Legendary pilot, big game guide Urban Rahoi: 1919-2021


An Alaska legend has passed. Urban Rahoi of Fairbanks died on Thursday at age 102.

He was born Jan. 7, 1919. A World War II veteran, in his final years he was a resident of the Alaska Pioneers Home in Fairbanks.

“He was a one of a kind, he was a builder in this town, he fought five missions in Africa and Europe during WWII flying B-17s, and he raced snow machines at 101,” said Craig Compeau of Fairbanks, a close friend who had visited him just a few days ago. “Covid is the only thing that kept him from racing snow machines this year.”

Rahoi, to be clear, did not die of Covid, but just faded away.

Rahoi was born on Jan 7, 1919 in Iron Mountain, Mich. His interest in airplanes and flying started when he was a child. He did his first solo flight at age 15. At age 21, he met the woman who would become his lifelong love – Vienna. They married in 1940; she passed away in Urban’s arms on Jan. 3, 2010, just three days before their 70th wedding anniversary.

Rahoi joined the Army Air Corps in 1943, and he flew bombers in North Africa and Italy during World War II. “From Italy, we would fly bombing missions into southern Germany, Austria, Romania, and wherever they needed us,” he once said. He flew B-17s on dozens of bombing combat missions.

The couple moved to Alaska and homesteaded on the Tanana River close to the Richardson Highway. They had three children — Rick, Eugene, and Holly. He started his next career as a real estate developer, designing trailer parks, Ptarmigan Lake Lodge in the Wrangell-St. Elias National Park and Preserve. He became a big game guide. When Alaska became a state and guides were required to register, he was issued the state’s first big game guide license: #1.

In 1947 he started Interior Airways with Al Wright and Jim Magoffin. Over his flying career, he’s survived three crashes.

A lifelong bush pilot, he was awarded the Wright Brothers Master Pilot Award by the FAA in 2012.

Rahoi also ran as a candidate for Alaska House of Representatives a few times, most recently in 2012. He served on the Fairbanks North Star Borough Assembly.

Sen. Dan Sullivan remarked on his legendary life: “What really describes a life, when you think about your service in World War II, flying B-17s, and what you’ve done for our great state, literally it’s no exaggeration. You are part of the Greatest Generation, that saved America and built Alaska.”

Indeed, Rahoi ‘s flying career spanned over 80 years, and he has piloted his plane as recently as 2018.

For his 102nd birthday this year, friends gathered outside the Fairbanks Pioneers Home with placards wishing him a happy birthday, and they sang “Happy Birthday to You.”

He had many close friends who make up a coffee klatch group in Fairbanks known as the Laundry House Gang.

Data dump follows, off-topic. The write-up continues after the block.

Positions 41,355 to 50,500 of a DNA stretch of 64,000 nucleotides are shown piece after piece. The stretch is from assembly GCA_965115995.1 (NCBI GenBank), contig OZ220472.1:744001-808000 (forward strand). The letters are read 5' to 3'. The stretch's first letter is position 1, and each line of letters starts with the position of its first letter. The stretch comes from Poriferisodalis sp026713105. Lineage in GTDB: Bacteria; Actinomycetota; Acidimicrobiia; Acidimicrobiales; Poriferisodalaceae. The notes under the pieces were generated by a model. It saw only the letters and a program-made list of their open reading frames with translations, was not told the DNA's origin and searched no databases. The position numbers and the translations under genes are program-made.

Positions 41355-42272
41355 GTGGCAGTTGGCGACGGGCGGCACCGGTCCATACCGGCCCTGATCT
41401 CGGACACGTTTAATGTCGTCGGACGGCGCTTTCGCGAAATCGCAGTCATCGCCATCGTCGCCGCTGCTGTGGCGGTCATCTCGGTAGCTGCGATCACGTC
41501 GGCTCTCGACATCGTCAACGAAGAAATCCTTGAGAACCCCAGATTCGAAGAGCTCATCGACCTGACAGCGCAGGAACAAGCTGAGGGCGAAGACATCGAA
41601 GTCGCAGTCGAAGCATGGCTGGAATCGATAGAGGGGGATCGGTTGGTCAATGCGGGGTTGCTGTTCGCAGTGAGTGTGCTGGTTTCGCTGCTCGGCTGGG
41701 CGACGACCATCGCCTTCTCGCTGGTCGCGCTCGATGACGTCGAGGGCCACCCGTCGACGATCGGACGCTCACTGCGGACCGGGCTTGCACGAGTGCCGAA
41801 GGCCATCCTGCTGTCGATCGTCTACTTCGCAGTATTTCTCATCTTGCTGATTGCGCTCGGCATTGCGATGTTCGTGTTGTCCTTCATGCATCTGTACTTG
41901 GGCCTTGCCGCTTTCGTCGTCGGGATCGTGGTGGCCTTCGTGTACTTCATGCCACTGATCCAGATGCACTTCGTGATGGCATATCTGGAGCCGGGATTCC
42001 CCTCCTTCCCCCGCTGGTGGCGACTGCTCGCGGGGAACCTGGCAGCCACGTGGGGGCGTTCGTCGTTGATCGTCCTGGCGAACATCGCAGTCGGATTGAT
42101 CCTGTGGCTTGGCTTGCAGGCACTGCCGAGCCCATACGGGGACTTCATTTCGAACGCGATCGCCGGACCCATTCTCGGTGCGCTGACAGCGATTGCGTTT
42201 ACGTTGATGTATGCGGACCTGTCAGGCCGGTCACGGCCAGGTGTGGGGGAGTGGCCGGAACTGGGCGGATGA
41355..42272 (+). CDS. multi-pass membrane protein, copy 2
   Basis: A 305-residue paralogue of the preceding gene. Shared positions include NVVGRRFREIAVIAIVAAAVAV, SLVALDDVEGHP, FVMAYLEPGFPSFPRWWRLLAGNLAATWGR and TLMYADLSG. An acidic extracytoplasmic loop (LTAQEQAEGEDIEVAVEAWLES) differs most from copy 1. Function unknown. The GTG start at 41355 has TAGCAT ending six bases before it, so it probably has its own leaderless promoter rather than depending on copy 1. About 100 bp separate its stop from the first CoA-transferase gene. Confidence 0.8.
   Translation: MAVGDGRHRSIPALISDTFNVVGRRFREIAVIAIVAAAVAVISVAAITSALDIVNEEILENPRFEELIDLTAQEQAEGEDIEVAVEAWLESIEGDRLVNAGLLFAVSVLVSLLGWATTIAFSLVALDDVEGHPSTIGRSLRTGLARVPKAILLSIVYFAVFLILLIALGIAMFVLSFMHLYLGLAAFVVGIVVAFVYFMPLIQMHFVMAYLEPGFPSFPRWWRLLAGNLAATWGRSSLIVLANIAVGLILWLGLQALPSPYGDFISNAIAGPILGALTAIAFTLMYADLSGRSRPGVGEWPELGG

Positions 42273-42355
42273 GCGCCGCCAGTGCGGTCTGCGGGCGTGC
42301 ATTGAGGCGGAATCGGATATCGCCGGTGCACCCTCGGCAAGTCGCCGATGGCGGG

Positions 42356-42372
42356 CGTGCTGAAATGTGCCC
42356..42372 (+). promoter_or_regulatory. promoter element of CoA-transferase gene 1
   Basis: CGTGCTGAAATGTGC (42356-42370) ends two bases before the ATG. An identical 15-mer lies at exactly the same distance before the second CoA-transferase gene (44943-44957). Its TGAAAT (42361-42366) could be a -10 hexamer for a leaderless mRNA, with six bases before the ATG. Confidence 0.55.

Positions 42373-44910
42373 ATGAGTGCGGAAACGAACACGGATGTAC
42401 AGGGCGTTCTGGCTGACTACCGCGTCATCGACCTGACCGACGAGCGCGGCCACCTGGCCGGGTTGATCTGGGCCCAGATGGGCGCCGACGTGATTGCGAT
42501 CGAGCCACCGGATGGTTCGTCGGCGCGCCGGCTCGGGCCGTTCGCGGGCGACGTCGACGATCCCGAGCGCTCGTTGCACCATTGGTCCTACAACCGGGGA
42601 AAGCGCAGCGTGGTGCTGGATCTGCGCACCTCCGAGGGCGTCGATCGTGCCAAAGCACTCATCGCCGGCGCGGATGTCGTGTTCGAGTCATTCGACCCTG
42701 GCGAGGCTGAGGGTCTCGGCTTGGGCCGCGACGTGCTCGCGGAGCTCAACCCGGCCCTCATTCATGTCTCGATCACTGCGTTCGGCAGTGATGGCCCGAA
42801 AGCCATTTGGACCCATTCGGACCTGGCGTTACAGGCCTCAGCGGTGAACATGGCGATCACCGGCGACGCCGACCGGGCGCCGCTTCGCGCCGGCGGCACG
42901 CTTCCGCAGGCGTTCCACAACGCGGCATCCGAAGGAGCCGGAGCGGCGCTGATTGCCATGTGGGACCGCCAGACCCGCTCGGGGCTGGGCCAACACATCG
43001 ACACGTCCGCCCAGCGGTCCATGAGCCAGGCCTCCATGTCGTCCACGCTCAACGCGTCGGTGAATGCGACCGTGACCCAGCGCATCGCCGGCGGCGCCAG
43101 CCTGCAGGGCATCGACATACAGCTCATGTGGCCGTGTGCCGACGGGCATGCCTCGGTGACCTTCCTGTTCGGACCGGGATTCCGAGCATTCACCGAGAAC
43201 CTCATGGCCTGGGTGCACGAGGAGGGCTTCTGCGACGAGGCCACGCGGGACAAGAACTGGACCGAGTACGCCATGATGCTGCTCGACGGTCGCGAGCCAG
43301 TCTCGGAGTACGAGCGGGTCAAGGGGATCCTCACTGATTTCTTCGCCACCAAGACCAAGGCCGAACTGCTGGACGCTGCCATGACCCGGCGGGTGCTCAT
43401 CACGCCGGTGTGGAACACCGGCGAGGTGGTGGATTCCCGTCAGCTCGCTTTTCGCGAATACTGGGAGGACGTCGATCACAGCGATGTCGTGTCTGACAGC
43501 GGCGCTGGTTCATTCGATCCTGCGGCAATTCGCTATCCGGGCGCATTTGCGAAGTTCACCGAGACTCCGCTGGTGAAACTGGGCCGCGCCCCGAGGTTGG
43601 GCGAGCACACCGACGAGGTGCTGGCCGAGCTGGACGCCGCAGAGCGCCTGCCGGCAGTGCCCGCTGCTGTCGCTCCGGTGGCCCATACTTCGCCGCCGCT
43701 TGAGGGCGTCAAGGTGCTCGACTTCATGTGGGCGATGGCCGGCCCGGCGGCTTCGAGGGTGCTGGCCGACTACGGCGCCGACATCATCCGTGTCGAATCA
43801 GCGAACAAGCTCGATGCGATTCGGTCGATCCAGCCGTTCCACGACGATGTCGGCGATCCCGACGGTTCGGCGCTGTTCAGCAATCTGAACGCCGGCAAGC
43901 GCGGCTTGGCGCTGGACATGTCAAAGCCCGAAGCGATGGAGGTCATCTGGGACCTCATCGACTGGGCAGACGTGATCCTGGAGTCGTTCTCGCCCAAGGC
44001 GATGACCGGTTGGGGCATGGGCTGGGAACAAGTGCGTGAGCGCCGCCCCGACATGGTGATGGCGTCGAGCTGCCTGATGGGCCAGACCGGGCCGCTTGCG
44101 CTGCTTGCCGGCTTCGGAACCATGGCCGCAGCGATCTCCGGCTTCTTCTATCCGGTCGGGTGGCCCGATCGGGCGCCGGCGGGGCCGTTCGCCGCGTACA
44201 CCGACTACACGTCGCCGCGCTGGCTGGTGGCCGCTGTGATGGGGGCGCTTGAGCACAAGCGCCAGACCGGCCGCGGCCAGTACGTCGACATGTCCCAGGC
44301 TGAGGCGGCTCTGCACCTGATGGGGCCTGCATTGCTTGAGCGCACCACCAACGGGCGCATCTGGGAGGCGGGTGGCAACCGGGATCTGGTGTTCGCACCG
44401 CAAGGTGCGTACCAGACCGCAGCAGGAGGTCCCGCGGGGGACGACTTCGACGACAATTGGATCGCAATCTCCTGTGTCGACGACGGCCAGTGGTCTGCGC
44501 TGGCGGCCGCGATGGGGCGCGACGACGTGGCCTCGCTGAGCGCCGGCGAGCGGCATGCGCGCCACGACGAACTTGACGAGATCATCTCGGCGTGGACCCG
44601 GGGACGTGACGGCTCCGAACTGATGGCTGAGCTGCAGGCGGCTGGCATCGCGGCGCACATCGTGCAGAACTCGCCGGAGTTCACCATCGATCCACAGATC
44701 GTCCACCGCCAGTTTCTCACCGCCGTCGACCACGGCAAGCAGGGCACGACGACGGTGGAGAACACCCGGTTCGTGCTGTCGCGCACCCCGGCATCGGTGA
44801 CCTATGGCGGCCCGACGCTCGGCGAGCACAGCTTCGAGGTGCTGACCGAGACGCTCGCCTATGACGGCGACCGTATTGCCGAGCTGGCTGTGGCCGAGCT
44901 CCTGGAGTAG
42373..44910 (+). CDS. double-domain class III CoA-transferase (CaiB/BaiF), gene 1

1. What a special person! He truly was and is a real hero. They are rare these days. I have made a copy of this piece and will read it from time to time to remind me just how good some people are. It is very uplifting!

  2. I bet he knew my father-in-law, who was also in the Army Air Corps as an aviation hydraulic specialist working on B-17s and B-24s in Italy and Africa during WWII. He used to talk about how the sky turned black because there were so many planes in the sky. He passed away 2 years ago. We are so grateful to the sacrifices these men made for us, their children. May God bless. “Greater love has no one than this: to lay down one’s life for one’s friends.” John 15:13 NIV

  3. I never got to meet Urban when I lived in Fairbanks, but I sure knew his name.
    A great American and a great Alaskan. RIP.
    As an aside, my understanding is that Andrew Berg held license #1, not that it matters much.

  4. God Bless this man.
    Recently a close friend, he was 95 years old, he passed about a month ago. Yes he, just died of old age.
    Not from this covid bull crap.
    He fly bombers too, Funny how these old guys keep going.
    Yes we need to honor these Men and Women who fought for us, in which we are living in a Free nation, because of Them.
    Again God Bless these men. 😥

  5. Some research revealed the difference:
    Berg had the first guide license in Alaska.
    Urban had the first guide license after we became a state.

  6. He was an amazing man who never gave up and kept looking forward to his next project. I had talked to him a couple months ago and he was still wanting to go back to Ptarmigan Lake to check out the lodge. I had spent a winter out there in the 70’s and his energy level was off the charts. RIP Urban

  7. As a youngster in the late ’40’s we moved to Fairbanks and my Dad operated a core drill at the Stampede Mine. The person that took us back and forth to the mine was…..Urban Rahoi. He flew supplies and ore from the mine in a Noordyne Norseman and I went on several back and forth trips with him and he let me “drive” the Norseman and my aviation career was started! Urban and Vienna visited with us many times at our home at 21st S. Turner St. until we left in 1950. RIP Urban!!

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